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Yukon Valley news. [volume] : (Tanana, Alaska) 1909-1909
Place of publication:
Tanana, Alaska
Geographic coverage:
  • Tanana, Alaska  |  View more titles from this: City State
Sam J. Callahan
Dates of publication:
  • Ceased in Aug. 1909?
  • Whole no. v. 4, no. 1 (July 6, 1909)- = new ser., v. 1, no. 1-
  • English
  • Alaska--Tanana.--fast--(OCoLC)fst01220261
  • Tanana (Alaska)--Newspapers.
sn 95060048
Preceding Titles:
Succeeding Titles:
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Yukon Valley news. [volume] July 6, 1909 , Image 1


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Yukon Valley news

The Yukon Valley News was started on August 3, 1904, in the town of Rampart by Samuel E. Heeter and Sam Callahan. In Bent Pins to Chains: Alaska and Its Newspapers (2006), Evangeline Atwood and Lew Williams Jr. write that Heeter and Callahan, noted entrepreneurs in town, leased a printing press from the Tanana mission and set up shop with Callahan as editor of the new paper.

The Yukon Valley News supported Judge Wickersham as territorial delegate, thereby earning the opprobrium of another Rampart newspaper, the Alaska Forum, which complained that the Yukon Valley News was an organ for Wickersham. In its October 28, 1905, issue, the Forum implied that the Yukon Valley News was beholden to Wickersham for helping Callahan secure a liquor license and accused him of illegally running a saloon out of a tent. In the final Forum issue on August 4, 1906, the editor, James Wingate, referred to the Yukon Valley News as a "cloven-footed contemporary," implying that it has devilish intentions.

By 1907, the Yukon Valley News had become a one-person production run by Callahan, and it was suspended on August 7 of that year when he quit to go prospecting. Upon his return in 1909, Callahan started it up again, basing it in Tanana this time. The new iteration only lasted for two issues before Callahan was summoned to Fairbanks for jury duty. When he returned to Tanana, he was persuaded by George M. Arbuckle to come join him at the Tanana Leader as editor,instead of trying to bring back the Yukon Valley News once again. Callahan and Arbuckle merged operations to focus on supporting one newspaper in the small town instead of trying to support two.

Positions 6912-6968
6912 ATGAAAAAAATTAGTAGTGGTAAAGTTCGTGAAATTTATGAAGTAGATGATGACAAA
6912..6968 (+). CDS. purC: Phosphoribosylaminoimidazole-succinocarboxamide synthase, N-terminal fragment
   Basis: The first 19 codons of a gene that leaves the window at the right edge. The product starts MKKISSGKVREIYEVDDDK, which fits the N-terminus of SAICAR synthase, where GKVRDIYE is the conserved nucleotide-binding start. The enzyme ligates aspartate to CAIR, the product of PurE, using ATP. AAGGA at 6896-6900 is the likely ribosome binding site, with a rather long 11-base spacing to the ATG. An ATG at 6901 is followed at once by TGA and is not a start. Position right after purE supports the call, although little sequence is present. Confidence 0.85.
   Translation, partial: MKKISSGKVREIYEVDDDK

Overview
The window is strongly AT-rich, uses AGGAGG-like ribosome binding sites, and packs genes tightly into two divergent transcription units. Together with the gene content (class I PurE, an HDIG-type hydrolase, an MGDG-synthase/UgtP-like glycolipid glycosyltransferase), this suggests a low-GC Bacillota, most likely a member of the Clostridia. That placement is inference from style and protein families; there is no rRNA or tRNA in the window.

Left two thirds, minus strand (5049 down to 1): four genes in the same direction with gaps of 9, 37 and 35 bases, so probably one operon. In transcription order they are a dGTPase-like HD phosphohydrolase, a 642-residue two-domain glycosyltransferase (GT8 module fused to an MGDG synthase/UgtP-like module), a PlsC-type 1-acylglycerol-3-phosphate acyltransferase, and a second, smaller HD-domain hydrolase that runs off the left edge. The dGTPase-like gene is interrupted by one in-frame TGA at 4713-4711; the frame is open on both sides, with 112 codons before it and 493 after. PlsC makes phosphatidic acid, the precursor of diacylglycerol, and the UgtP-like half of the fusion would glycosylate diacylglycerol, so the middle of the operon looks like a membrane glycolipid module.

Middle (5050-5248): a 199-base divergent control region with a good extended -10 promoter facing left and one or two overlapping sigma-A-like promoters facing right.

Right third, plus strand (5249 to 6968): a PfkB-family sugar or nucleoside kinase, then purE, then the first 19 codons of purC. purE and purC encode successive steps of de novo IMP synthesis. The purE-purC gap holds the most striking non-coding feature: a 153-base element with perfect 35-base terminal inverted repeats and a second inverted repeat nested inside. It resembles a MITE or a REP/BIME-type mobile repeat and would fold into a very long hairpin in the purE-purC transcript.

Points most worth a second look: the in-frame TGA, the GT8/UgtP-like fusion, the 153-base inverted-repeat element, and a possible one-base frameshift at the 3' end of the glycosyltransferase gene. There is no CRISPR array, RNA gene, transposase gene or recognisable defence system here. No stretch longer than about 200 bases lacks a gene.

That didn't last long, though. Arbuckle left the Leader in 1910 and Callahan suspended it later that year. Albert Gustavus Stamm, a reporter from the Fairbanks Daily News-Miner, bought the Leader in 1910, changing the paper's name back to the Yukon Valley News and starting the third iteration of the title on September 22, 1910. Callahan stayed on briefly as a printer with Stamm and then left to go prospecting again. According to Bent Pins to Chains, under Stamm, the Yukon Valley News operated a circulating library and a magazine exchange. The paper used its want ads to help people secure work and offered a refund on the advertising costs if no job developed. Stamm sold the paper in 1911 to George Hill, a veteran of the news business who had started the Weekly Fairbanks News,which eventually became the Fairbanks Daily News-Miner. The paper struggled financially, and Hill was forced to suspend publication for several months in March of 1912. In early 1913, Hill folded the paper for want of support and moved to Valdez.

Provided by: Alaska State Library Historical Collections